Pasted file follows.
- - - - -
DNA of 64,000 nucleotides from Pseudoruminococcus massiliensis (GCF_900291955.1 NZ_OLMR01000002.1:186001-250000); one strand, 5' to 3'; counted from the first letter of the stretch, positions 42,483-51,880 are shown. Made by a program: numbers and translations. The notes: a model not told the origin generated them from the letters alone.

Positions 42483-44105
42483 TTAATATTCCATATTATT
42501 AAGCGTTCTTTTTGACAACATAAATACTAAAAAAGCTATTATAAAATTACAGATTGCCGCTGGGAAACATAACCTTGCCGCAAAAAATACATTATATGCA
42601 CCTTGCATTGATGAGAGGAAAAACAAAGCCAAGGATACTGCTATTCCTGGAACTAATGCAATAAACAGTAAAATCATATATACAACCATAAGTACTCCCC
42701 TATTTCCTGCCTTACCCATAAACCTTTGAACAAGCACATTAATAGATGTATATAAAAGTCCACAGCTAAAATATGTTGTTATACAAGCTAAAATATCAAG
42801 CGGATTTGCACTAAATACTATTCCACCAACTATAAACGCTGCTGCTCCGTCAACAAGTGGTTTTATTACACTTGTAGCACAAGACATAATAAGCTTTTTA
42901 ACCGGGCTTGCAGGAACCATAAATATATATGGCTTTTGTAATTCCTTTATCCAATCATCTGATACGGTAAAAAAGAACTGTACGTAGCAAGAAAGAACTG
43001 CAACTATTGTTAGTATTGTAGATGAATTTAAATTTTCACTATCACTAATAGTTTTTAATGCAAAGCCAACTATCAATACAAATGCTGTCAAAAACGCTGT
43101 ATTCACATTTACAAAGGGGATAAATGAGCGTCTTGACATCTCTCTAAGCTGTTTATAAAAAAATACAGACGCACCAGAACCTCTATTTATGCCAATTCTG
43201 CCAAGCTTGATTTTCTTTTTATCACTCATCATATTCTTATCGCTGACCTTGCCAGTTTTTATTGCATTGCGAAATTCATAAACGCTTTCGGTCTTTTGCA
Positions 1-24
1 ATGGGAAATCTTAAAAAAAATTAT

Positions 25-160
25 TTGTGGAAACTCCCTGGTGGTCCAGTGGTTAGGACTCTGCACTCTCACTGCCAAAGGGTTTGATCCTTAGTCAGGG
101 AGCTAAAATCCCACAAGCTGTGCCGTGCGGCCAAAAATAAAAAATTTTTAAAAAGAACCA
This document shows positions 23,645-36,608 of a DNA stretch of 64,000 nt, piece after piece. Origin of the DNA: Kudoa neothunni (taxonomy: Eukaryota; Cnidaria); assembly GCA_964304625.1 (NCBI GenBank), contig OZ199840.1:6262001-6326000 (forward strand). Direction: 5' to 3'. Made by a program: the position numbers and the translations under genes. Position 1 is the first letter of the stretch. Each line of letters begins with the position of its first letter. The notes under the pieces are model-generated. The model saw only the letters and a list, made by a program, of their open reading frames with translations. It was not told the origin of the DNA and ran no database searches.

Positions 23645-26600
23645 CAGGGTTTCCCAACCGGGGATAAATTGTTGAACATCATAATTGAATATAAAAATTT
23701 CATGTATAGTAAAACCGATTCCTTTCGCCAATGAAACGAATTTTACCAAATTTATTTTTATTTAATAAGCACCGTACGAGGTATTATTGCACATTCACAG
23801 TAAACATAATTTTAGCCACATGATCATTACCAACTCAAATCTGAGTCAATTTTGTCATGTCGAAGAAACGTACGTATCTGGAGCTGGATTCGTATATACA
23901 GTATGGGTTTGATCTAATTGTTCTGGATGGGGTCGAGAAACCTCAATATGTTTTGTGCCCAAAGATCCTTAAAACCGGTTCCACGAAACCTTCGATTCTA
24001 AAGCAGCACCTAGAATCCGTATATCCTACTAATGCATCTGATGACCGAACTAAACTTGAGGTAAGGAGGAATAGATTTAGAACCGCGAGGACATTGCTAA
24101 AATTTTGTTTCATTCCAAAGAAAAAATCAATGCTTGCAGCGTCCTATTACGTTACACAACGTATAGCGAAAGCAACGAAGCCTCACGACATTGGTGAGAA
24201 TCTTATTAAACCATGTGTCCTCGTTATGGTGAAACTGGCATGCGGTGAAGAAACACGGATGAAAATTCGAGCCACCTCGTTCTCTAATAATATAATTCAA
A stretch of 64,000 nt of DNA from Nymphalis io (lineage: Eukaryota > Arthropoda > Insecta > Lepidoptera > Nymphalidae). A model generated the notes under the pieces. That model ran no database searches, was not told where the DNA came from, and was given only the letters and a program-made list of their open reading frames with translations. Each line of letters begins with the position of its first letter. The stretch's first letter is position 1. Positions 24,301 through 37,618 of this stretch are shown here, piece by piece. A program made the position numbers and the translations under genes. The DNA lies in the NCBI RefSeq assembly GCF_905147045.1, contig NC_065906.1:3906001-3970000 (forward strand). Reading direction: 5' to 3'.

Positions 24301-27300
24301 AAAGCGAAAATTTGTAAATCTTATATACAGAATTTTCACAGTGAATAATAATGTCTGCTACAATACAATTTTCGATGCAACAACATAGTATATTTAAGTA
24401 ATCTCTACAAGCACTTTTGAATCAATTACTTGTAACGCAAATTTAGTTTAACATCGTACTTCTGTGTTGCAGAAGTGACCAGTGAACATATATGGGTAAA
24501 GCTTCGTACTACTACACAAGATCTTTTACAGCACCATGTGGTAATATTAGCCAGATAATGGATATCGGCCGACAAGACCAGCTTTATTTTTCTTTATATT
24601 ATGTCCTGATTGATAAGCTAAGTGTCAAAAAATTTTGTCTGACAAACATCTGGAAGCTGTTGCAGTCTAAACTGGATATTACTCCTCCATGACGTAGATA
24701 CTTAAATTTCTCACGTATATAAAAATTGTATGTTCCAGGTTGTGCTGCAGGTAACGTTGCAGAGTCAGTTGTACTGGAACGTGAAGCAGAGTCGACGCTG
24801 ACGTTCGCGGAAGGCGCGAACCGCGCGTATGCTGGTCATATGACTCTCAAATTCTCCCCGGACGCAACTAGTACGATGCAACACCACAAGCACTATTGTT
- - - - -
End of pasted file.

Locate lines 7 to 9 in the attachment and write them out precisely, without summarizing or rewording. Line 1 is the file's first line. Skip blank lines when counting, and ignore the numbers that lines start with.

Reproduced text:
42801 CGGATTTGCACTAAATACTATTCCACCAACTATAAACGCTGCTGCTCCGTCAACAAGTGGTTTTATTACACTTGTAGCACAAGACATAATAAGCTTTTTA
42901 ACCGGGCTTGCAGGAACCATAAATATATATGGCTTTTGTAATTCCTTTATCCAATCATCTGATACGGTAAAAAAGAACTGTACGTAGCAAGAAAGAACTG
43001 CAACTATTGTTAGTATTGTAGATGAATTTAAATTTTCACTATCACTAATAGTTTTTAATGCAAAGCCAACTATCAATACAAATGCTGTCAAAAACGCTGT